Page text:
When it comes to happiness, there's no app for that, pope tells teens

IMAGE: CNS photo/L’Osservatore Romano via Reuters

By Junno Arocho Esteves

VATICAN CITY (CNS) — Happiness “is not an ‘app’ that
you can download on your phones nor will the latest update help you become free
and great in loving,” Pope Francis told thousands of teenagers.

Youth from around the world flocked to Rome for a special
Year of Mercy event for teens aged 13-16. The celebrations began April 23 with
confessions in St. Peter’s Square.

The pope caught many off guard as he made an unannounced
visit to the square. After greeting several people, he placed a purple stole
over his shoulders and sat down, joining more than 150 priests offering the
sacrament of reconciliation.

Jesuit Father Federico Lombardi, Vatican spokesman, said the
pope “listened to the confessions of 16 boys and girls,” spending
more than an hour in the square.

Celebrating Mass with the young people April 24, the pope
told them true freedom is priceless and comes from making the courageous
decision to do good and not from the mediocre belief that happiness can be
easily obtained through worldly possessions and fashion.

A person’s happiness has “has no price and cannot be
bought,” the pope told them during the Mass in St. Peter’s Square.

Gray clouds looming over St. Peter’s
Square did little to deter an estimated 100,000 young teens and pilgrims from
attending the final Mass of the jubilee celebration.

In his homily, the pope encouraged the
youths to carry out the “enormous responsibility” entrusted to the
disciples by Jesus in the Sunday Gospel reading: “By this everyone will
know that you are my disciples, if you have love for one another.”

Love, he said, is the “only valid
‘document’ identifying us as Christians” and the only path to happiness.

True love is free “without being
possessive” of people or worldly things, he said. “There is always a
temptation to let our affections be tainted by an instinctive desire to take, to
have what we find pleasing; our consumerist culture reinforces this tendency.
Yet when we hold on too tightly to something, it fades, it dies and then we
feel confused, empty inside,” he said.

The freedom that comes from love, he
continued, does not come from “doing whatever you want,” which only
makes people “self-centered and aloof,” but is a gift that comes from
“being able to choose good.”

“Be skeptical about people who want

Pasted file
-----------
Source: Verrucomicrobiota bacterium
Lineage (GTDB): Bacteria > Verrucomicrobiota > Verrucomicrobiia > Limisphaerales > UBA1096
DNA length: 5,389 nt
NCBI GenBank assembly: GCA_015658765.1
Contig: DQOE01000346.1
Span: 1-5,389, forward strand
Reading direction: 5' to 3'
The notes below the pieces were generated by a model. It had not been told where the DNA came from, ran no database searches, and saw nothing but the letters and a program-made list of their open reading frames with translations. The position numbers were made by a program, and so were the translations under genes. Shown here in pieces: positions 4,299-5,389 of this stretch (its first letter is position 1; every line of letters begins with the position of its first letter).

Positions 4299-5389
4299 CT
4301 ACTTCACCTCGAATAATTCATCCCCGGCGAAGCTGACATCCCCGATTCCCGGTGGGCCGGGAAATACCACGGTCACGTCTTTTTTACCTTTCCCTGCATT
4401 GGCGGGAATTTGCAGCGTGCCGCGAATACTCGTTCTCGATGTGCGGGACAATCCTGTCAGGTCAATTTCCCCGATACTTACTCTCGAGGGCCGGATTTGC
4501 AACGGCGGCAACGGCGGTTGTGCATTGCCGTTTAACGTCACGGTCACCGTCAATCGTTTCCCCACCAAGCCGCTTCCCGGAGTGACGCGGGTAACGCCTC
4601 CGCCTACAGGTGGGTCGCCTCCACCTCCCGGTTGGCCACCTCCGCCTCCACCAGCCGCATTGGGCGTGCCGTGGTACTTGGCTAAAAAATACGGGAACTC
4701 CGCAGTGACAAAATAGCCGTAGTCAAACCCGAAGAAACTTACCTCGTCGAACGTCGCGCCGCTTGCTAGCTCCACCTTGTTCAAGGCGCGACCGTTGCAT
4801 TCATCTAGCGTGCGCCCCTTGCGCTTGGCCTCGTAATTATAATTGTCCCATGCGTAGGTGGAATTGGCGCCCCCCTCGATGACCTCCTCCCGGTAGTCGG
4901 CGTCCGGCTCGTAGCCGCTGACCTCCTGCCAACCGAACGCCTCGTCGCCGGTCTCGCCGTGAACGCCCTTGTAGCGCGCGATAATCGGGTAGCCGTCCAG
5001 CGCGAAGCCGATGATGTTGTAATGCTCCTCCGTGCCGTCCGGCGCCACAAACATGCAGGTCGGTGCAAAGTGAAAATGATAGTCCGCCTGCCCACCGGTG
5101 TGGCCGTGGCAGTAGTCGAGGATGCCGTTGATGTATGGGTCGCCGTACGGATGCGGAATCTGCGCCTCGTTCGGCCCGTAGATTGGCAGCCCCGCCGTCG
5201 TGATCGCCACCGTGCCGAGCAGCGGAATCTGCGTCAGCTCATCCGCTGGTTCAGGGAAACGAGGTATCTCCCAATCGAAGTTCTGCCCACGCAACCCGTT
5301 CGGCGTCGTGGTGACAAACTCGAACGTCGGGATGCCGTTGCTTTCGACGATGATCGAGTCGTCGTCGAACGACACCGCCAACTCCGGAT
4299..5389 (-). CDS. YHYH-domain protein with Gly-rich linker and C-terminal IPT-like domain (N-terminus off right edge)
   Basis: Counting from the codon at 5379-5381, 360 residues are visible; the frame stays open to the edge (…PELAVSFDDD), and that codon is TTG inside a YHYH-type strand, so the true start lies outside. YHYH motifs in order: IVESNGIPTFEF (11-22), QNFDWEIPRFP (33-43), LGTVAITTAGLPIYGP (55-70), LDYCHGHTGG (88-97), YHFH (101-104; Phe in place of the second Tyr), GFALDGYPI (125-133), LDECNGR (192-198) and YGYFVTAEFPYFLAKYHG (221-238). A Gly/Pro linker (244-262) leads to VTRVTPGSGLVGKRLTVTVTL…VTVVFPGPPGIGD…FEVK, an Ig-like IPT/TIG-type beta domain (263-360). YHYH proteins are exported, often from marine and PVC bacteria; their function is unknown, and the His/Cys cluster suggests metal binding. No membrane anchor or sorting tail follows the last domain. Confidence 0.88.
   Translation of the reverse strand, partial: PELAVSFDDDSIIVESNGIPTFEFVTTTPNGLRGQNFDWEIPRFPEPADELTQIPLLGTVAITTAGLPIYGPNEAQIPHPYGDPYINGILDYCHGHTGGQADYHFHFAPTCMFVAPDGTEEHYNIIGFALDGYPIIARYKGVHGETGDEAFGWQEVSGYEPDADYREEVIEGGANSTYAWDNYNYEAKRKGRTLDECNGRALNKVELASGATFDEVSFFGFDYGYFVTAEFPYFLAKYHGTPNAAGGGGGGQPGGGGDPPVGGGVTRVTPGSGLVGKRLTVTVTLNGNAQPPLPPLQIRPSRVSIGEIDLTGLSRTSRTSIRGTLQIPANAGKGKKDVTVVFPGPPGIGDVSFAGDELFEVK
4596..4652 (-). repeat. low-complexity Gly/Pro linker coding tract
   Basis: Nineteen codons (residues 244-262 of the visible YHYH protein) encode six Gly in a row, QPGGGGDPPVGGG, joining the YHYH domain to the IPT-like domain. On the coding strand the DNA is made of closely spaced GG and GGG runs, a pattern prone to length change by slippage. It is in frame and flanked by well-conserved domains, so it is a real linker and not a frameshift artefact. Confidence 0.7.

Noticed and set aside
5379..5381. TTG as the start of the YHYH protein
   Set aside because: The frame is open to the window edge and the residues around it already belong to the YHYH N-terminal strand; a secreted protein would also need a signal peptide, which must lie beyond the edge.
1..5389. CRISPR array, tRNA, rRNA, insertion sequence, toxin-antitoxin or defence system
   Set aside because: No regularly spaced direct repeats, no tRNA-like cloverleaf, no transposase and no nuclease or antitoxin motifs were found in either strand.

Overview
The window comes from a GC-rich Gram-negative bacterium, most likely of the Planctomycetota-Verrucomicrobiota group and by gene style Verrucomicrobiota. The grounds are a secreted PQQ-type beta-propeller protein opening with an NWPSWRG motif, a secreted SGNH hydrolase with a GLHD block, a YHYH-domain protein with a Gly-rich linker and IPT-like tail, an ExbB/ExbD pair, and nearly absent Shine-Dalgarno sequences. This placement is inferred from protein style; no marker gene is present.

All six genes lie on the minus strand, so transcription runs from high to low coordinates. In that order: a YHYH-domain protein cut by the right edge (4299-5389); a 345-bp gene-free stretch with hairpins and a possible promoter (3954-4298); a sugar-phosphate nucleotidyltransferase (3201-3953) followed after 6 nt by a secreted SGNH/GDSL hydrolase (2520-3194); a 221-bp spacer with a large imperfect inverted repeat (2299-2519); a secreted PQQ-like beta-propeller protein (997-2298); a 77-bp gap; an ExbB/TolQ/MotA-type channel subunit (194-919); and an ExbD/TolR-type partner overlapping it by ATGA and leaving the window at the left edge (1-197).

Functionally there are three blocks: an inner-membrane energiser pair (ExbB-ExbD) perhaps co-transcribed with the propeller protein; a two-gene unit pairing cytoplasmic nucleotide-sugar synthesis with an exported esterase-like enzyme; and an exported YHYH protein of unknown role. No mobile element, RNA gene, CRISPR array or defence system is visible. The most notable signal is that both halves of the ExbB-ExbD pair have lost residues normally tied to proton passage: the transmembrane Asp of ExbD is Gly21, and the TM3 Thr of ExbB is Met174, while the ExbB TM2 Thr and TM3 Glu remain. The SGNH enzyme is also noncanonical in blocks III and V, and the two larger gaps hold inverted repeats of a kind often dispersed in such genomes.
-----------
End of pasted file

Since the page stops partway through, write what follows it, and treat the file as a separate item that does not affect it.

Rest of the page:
to make you believe that you are only important if you act tough like the
heroes in films or if you wear the latest fashions. Your happiness has no
price; it cannot be bought,” the pope stressed.

The first day of the celebration ended late April 23 with
music and testimonies at Rome’s Olympic Stadium for an estimated 70,000 youth.
In a video message played at the rally, Pope Francis compared the absence of
Jesus in one’s life to being somewhere without a cellphone signal so it is
impossible to connect with each other.

“Just remember that if Jesus is not in your life, it is
as though there was no signal,” he said. “Let’s always place
ourselves where we have the signal: the family, the parish, the school, because
in this world we will always have something to say that is good and true.”

The youths had made a pilgrimage to the Holy Door at St.
Peter’s Basilica, and the pope told them, “Do not forget that the door is the encounter with Christ, who introduces us
to the Father who asks us to be merciful as he is merciful.”

Reminding them of the importance of simple
gestures in carrying out works of mercy, the pope said that to be merciful with
others, one must first be able to forgive. Resentments or the desire for
revenge are like a worm that “eats away at the soul and does not allow us
to be happy,” he said.

“Let us forgive and forget the wrong
done to us; in this way we can understand the teaching of Jesus and be his disciples
and witnesses of mercy,” he said.

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Follow Arocho on Twitter: @arochoju.

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